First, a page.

So the British government has decided to opt for Siemens, a fine German company, to manufacture a set of rolling stock for Thameslink after carefully considering all the options.
Theresa Villiers, one of the myriad ministers that we now have to valiantly fight for our interests, plumped for the master race and justified the decision by saying it offered the best value to taxpayers. I assume here that she was referring to German taxpayers but it got me thinking about how much money the British government has thrown down the swanny in an effort to save precious taxpayers’ gold.
If this contract had gone to Bombardier in Derby there would now be 1500 fewer people facing job losses. Let us assume for one moment that they cannot find any other employment and all end up on remuneration hunters stipend (or whatever the dole is called) now to make people feel less unemployed. Let us also assume that they all earned about the national average wage of £25,000.
Job seekers weekly provision entitlement is pretty much £70 a week. So 1500 times 70 is…ooooohh time for a napkin and a Djosser step pyramid of scribbling… £105,000/week of best value for the taxpayer. So in a year this will be £5,460,000 forked out to former employees of the ironhorse constructor.
These poor folk will also no longer pay income tax which – including National Insurance to help pay for the health care they won’t get when they can’t retire – is roughly 30% of gross income. So the commonwealth has lost £7500 per person in a year. 11,250,000 big ones. A nice lottery win or a whole bunch of second hand equipment for our brave boys getting to shot to pieces in Afghanistan to preserve a steady heroin supply.
Now let us also assume that these people have houses and pay council tax and that none of them live together. Average band C council tax is about £1100. £1,650,000. A year, remember. Perhaps half of them have families and working partners – so working tax credit will be upped. Now a family on £10,000 will get about £8000 per annum. So let us assume all their partners are part time dinner ladies and that £4000 will be required per family for the loss of the main income provider in 750 instances. £3,000,000 will need to be found to keep them in clover.
So far, on their job status alone, the government has racked up an annual cost of roughly £21,500,000. Now the average lifespan of a train – I’m guessing here but the slam-doors lasted for 60 years and nothing built now will survive that long – is 30 years. So over the course of the lifetime of the effect of this contract being awarded (this decision representing best value for the taxpayer) will be £635,000,000.
Now this was worth £2 billion to Siemens so let’s assume it would have been worth the same to Bombardier. Let us also assume that (say) half the supplies for this contract would have been purchased from UK contractors and VAT would have been paid on this so (very roughly) 20% of £1 billion is £200,000,000. Now for the coup de grace: if we assume that of this £2billion liberally distributed through the British economy from employers, importers and exporters and retailers etc. (10% was profit and that is taxed at 30%) that will be another £30,000,000.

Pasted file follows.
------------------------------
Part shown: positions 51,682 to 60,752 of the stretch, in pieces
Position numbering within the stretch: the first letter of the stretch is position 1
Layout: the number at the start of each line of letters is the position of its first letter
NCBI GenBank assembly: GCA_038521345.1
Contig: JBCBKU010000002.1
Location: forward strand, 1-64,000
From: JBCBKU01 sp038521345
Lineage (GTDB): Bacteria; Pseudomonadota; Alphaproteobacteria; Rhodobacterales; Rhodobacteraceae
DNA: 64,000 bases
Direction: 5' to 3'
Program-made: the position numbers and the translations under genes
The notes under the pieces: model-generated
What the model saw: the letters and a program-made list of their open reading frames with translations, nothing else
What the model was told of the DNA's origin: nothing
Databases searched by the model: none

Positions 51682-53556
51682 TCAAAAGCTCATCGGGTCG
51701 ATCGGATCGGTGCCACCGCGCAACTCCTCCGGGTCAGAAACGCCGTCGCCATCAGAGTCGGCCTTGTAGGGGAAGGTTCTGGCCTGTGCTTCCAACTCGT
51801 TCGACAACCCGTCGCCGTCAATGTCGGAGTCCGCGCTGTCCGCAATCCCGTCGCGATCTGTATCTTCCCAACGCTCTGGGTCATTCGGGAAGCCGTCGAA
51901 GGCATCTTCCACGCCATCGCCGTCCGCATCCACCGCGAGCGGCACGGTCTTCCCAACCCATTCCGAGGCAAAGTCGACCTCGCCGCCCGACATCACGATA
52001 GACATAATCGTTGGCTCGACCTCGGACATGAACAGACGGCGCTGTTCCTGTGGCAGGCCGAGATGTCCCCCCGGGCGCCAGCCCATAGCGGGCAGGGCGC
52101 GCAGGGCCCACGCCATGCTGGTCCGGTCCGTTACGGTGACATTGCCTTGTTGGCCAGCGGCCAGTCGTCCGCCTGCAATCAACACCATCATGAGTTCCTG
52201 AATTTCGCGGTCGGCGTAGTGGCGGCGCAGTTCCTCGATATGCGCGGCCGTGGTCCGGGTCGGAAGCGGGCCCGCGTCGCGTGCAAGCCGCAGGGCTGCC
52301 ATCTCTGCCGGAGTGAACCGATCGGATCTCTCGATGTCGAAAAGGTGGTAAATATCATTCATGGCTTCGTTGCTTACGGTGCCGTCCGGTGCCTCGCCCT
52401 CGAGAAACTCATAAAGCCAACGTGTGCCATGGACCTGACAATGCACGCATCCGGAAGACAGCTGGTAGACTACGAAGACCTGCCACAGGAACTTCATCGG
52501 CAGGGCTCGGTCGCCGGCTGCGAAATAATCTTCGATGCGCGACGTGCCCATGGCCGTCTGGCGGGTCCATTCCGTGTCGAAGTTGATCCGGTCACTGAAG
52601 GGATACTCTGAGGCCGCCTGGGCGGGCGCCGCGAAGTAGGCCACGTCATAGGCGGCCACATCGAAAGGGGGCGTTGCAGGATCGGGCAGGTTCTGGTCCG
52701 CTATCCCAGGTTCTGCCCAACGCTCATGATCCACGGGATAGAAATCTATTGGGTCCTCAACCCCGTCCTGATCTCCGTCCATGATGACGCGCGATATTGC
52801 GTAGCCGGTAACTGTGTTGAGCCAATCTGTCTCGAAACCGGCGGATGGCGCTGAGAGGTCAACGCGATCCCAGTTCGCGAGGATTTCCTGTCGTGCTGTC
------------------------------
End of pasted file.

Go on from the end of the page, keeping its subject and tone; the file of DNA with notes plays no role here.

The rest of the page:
So the total combined cost of this contract is £865,000,000 on top of the £2 billion of best value for the taxpayer that we are already getting.
And we stand a good chance of losing the last remaining manufacturer of railway stock in the UK save for part time volunteer real ale drinkers at the numerous steam heritage lines.
How much more were Bombardier charging? £1billion? Even then the contract would have only cost £100 million more. What the UK government has done, for all intents, is to look at one fatuous bottom line figure while completely ignoring the associated costs of ignoring the associated costs. The total, worked through, after the wash, cost of this decision will be 50% on top of the original contract.
So, back to my original ponderings…How many more times is this madness repeated? What is the total cost of all the capital expenditure projects of Her Majesty’s Government? And this wasn’t even a PPI masterclass of stupidity. This was a decision made by a new government conscious of its role in cutting wastage and saving money for the taxpayer and even they managed to throw cash away like it was going out of style.
How much did shutting down our coal and steel industry really cost in the 1980s? How many towns and cities were laid waste in an effort to save money only to see it thrown away in benefits and lost taxes? And how much money was wasted turning these industries into wholly useless behemoths decades earlier in the first place?
All over these terrible decisions lay the grubby hands of government, meddling in private affairs for public reasons and destroying our national economy because of political allegiance. Since 1945 the two main parties have run this country and run it into the ground each taking their turn to stick the knife into both the worker and entrepreneur. Each taking it in turn to believe that what the other does is ruinous and that no-one will buy what the other sells.
Our economy is now beholden to the financial services sector; are the subsidies to the banks any better or worse than those spewed forth to our old industrial sectors or any more cost effective than paying Germans to make our citizens unemployed? At least those industries made something; even if no-one wanted to buy it, we could still use the lumps of metal to knock some sense into our silly MPs. Now our financial sector only makes British money…what happens when no-one wants to buy that?